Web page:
Christmas Trivia from the USA, and more tidbits

As a sorta followup to last Friday’s blog Fun and Fascinating Christmas Trivia,
here are more interesting factoids about the holiday.
These tidbits center around the United States and pop culture. Enjoy!

Christmas Trivia from the United States

The first Christmas celebrated on land that is now part of the United States took place near Tallahassee, Florida, in 1539, according to historians. It was a religious observance with no trees or presents. Spanish explorer and conquistador Hernando de Soto established his winter encampment near what is now the Historic Capitol in downtown Tallahassee. Archeological evidence reveals some of what took place with de Soto and his men.

The first batch of eggnog in America was crafted at Captain John Smith’s Jamestown settlement in 1607. The name eggnog comes from the word “grog,” which refers to any drink made with rum. President George Washington so loved eggnog that he had his own unique recipe.

Alabama became the first US state to declare Christmas as a legal holiday in 1836. The last state to do so was Oklahoma, in 1907.

The first Christmas tree retail lot was established in 1851 by a Pennsylvanian named Mark Carr, who hauled two ox sleds loaded with Christmas trees from the Catskill Mountains to the sidewalks of New York City.

President Franklin Pierce (1853-1857) was the first to put up a Christmas tree in the White House, however some dispute this being an “official” Christmas tree. In 1889, President Benjamin Harrison placed what he clearly dubbed the official White House Christmas Tree in the Oval Office.

Christmas was declared an official holiday in the United States on June 26, 1870.

The Statue of Liberty, weighing 225 tons, was gifted to the US by the French on Christmas Day in 1886, making it the biggest Christmas gift in the world.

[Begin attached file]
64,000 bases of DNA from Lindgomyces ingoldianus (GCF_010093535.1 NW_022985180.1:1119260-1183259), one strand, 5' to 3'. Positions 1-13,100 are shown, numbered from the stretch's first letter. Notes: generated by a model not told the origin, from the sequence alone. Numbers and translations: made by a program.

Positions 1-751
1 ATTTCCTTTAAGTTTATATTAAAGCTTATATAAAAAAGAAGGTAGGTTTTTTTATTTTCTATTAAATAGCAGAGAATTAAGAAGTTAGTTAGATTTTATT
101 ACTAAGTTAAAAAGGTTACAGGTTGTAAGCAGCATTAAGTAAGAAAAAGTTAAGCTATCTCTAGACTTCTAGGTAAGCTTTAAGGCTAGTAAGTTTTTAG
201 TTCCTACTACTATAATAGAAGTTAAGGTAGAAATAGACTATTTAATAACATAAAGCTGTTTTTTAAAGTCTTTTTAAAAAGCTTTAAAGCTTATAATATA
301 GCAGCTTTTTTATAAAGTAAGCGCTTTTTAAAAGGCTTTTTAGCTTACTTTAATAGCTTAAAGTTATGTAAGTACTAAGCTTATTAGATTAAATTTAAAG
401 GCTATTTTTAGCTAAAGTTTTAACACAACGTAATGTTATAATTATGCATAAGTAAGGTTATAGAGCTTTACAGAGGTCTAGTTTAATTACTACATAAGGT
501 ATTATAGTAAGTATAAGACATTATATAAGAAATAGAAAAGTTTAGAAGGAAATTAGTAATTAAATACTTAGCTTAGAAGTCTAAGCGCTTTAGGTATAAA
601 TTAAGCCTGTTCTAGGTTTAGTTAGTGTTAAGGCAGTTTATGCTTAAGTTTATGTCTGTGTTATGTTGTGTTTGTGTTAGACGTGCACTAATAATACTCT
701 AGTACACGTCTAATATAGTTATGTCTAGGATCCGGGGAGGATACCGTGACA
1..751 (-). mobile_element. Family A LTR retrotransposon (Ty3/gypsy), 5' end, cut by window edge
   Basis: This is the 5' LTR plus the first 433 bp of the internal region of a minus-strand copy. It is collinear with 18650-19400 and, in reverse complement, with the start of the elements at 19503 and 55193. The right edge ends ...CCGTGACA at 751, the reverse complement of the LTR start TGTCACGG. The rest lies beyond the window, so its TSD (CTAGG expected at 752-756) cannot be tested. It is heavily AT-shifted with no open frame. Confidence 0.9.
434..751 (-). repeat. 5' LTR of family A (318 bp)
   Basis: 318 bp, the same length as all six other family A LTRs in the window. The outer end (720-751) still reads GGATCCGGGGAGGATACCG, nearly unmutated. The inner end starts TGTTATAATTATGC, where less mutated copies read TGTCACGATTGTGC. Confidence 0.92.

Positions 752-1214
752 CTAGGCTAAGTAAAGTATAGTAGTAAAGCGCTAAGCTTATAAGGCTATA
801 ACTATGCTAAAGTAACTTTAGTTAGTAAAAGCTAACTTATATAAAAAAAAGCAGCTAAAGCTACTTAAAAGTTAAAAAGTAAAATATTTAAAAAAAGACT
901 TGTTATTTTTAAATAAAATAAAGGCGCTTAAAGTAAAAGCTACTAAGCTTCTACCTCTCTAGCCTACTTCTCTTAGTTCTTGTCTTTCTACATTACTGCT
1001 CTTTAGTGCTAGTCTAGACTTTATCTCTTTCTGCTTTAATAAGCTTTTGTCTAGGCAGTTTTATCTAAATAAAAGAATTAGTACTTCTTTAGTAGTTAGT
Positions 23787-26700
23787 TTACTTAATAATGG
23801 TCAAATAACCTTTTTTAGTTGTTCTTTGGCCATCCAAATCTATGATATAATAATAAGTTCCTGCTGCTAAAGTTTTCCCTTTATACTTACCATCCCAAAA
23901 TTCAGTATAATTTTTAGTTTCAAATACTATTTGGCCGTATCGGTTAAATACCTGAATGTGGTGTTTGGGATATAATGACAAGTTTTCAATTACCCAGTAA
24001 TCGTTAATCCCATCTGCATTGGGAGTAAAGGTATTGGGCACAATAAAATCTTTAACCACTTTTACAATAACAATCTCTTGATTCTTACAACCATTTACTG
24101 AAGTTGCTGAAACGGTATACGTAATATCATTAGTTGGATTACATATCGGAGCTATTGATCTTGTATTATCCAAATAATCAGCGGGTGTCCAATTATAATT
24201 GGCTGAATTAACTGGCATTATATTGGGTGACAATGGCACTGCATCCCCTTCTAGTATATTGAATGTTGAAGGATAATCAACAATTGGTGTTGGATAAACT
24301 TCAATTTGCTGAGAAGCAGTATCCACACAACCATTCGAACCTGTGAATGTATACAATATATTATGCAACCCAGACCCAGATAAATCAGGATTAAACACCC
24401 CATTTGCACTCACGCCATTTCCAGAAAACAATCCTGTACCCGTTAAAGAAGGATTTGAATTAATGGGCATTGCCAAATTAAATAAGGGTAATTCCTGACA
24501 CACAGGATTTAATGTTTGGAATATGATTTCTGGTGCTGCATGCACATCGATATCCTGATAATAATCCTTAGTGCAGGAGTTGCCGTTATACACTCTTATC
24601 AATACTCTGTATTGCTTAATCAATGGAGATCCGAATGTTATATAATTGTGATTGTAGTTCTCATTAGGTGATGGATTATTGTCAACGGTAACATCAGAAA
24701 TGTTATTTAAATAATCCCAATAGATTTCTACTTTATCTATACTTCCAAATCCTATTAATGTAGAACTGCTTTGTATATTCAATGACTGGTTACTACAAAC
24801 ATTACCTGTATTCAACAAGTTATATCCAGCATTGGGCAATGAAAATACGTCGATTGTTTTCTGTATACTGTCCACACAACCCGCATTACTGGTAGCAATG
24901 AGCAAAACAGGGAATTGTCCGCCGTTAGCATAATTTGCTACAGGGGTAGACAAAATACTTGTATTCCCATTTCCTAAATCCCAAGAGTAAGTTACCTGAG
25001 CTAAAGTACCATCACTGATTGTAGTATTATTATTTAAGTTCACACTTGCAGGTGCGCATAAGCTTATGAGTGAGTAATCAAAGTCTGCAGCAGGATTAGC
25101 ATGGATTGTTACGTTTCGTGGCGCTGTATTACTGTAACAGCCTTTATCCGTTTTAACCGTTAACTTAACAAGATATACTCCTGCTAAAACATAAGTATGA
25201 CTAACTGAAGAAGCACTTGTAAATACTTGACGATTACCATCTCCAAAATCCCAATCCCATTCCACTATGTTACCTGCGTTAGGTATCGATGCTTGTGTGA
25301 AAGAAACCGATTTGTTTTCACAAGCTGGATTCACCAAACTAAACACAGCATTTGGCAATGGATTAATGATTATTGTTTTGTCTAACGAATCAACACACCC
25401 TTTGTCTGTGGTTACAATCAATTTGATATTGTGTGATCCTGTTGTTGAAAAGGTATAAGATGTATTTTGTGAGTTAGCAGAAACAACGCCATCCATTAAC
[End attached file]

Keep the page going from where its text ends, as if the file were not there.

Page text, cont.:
The first department store Santa Claus was at Edgar’s Boston Store, a dry goods marketplace in Brockton, Massachusetts. In 1890, owner James Edgar switched from his tradition of dressing as a clown during Christmas to visit with children, buying a custom-made red suit to be Santa Claus instead.

Since 1918 the city of Boston has received a giant Christmas tree as a gift from the Canadian province of Nova Scotia. Boston lent considerable support to the city of Halifax during their 1917 explosion and subsequent fire disaster.

The National Christmas Tree Lighting Ceremony on the White House lawn was established in 1923 by President Calvin Coolidge (1923-1929).

Coca-Cola was the first company that used Santa Claus during the winter season for promotion. An ad commissioned from illustrator Haddon Sundblom in 1931 resulted in the rosy cheeked, jolly, red-coated Santa Claus we are most familiar with.

Rudolph the Red Nosed Reindeer was created as a marketing gimmick for Montgomery Ward in 1939.

Toys for Tots

Toys for Tots, run by the US Marine Corps Reserve, was founded by Major Bill Hendricks in Los Angeles, California, in 1947. The first donation was a handmade doll, the first of some 5000 toys collected during that initial drive. Over 97% of donations go directly to disadvantaged children. To date, 604 million toys have been distributed to over 272 million children.

The first White House Christmas Card was sent in 1953 from the administration of President Dwight D. Eisenhower. Interestingly, Eisenhower was an amateur artist and the White House issued many cards bearing the President’s own artwork.

Eisenhower Christmas Card

In 1961, First Lady Jacqueline Kennedy started the tradition of a decorative theme for the White House Christmas tree. Her first theme was “The Nutcracker.”